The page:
Comparison Statistical Information
An analysis of data from a report in Golf Magazine demonstrated that a series of mid to low handicap men golfers with an average swing speed of 97 mph achieved an average distance of 239 total yards.
Analysis of data reported in a specific robot swing testing study demonstrated that a swing speed of 105 mph and a launch angle of 12.25 degrees resulted in an average carry distance of 254 yards and an average total distance of 288 yards (robot was set up for perfect contact with the ball).
According to data published by the Professional Golfers Association (PGA), the average driving distance for players on the PGA tour is about 285 yards, with an average of 64% of drives landing in the fairway.
Another report in a national golf magazine stated that a swing speed of 110 mph is required to achieve a 300 yard drive, which included carry in the air and roll on the ground. It also stated that in addition to the speed of the swing, other important swing and equipment factors must be in place to achieve that distance.
Although it helps to be physically strong, you do not need to have the build and strength of a football tight end to have potential for very long drives. The ladies on the LPGA tour can routinely deliver 260+ yard drives.
Why Measure Swing Speed and Tempo Time
The measurement of swing speed and tempo time is important for those golfers who want to increase their ball striking consistency and their distance.
For the purpose of this survey, swing speed is defined as the speed that the club head is moving as it contacts the ball.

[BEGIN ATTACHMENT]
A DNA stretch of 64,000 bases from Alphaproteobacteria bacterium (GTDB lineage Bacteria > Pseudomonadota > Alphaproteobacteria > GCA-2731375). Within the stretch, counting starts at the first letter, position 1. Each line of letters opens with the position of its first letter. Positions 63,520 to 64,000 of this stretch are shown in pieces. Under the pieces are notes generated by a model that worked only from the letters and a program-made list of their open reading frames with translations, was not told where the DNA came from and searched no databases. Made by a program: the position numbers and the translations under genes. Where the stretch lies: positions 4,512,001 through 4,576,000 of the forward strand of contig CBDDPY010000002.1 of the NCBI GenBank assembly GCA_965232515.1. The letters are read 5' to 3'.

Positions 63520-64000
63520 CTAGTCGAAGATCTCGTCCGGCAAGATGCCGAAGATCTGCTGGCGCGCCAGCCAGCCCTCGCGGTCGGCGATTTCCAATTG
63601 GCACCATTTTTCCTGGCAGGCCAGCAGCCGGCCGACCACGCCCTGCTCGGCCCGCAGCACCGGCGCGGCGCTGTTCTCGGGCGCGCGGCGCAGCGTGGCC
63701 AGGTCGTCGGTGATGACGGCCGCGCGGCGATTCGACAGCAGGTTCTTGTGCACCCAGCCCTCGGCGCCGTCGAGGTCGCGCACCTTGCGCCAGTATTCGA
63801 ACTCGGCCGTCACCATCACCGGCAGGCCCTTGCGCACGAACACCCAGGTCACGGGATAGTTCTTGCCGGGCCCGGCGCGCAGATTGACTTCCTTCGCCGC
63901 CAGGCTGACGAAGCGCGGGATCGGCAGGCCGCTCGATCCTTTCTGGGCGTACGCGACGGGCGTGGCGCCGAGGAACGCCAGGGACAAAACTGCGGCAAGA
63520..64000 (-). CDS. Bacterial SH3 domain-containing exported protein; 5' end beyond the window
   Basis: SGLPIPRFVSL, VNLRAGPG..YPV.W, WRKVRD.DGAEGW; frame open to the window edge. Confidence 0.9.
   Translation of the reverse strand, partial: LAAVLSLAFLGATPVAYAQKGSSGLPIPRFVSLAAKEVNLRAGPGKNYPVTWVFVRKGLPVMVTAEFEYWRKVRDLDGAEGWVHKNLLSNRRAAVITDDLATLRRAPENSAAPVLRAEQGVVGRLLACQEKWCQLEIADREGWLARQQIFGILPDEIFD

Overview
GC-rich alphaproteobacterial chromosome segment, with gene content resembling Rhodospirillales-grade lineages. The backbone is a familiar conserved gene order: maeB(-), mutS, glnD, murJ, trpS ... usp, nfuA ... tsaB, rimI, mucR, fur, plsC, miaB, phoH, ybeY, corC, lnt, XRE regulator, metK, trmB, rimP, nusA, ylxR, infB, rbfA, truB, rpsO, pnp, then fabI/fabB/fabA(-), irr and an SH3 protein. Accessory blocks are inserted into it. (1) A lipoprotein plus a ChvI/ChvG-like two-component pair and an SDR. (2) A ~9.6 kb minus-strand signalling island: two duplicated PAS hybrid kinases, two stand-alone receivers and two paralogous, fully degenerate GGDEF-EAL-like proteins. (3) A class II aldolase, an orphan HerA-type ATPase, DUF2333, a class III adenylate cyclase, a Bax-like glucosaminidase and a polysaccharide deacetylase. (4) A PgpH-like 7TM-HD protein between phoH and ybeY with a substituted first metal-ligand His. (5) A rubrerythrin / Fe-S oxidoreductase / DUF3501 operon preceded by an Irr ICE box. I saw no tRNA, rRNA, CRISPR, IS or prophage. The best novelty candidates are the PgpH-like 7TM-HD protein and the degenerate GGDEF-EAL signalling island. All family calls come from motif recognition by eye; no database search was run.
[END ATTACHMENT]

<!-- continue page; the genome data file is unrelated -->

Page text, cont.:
Tempo time is defined as the time it takes for your club head to leave the address position, proceed through the take away and back swing and then return to the impact position.
Although most professional men golfers have a tempo time less than 1.0 second, it is most important to maintain a tempo time that you personally are comfortable with so that you can consistently bring the clubface back to a square position to the target line at the point of impact. Rushing your take away and backswing can lead to very poor ball contact and bad shots.
If you are just learning to play golf other elements of the your swing and playing might be more critical, (grip, posture, alignment, ball position, swing path, etc.), but eventually you will need to manage your tempo and may want ways to increase your swing speed without adversely affecting your accuracy and consistency.
One measurement of swing speed and/or tempo time can only provide a starting point for discussion and evaluation. Typically, I like to start with a minimum of three sets of 10 shots per set. The objectives are to 1st identify the swing speed and tempo time, and then to maintain consistency with the results being no more than 0.1 second of tempo time and 5 mph of swing speed differences from shot to shot.
There is no incorrect or correct tempo time. Each golfer has their own tempo comfort level.
In the long drive competition at the Novi Jaguar's FC golf outing, the men's winning drive of 270 yards had a tempo time of 1.14 seconds and a swing speed of 109 mph. The fastest men's tempo time was 0.78 seconds, (with a 118 mph swing speed), which resulted in a similar length playable drive that did not land in the fairway.
The overall objectives for measuring swing speed and tempo time are to assure that your swing is very close to the same tempo time with each club. A consistent tempo time will help you achieve very consistent distance for each club. This helps you score better because if you know your distance for each club then you will have confidence in your shot length and end up close to your target.
Swing speed will vary with each club based on the length of the club. The longer the club the slightly faster the swing speed. (E.g., 9-iron, 80 mph; 5-iron, 92 mph; Driver, 101 mph.)
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Posted by Administrator on June 23, 2009 at 7:04 PM under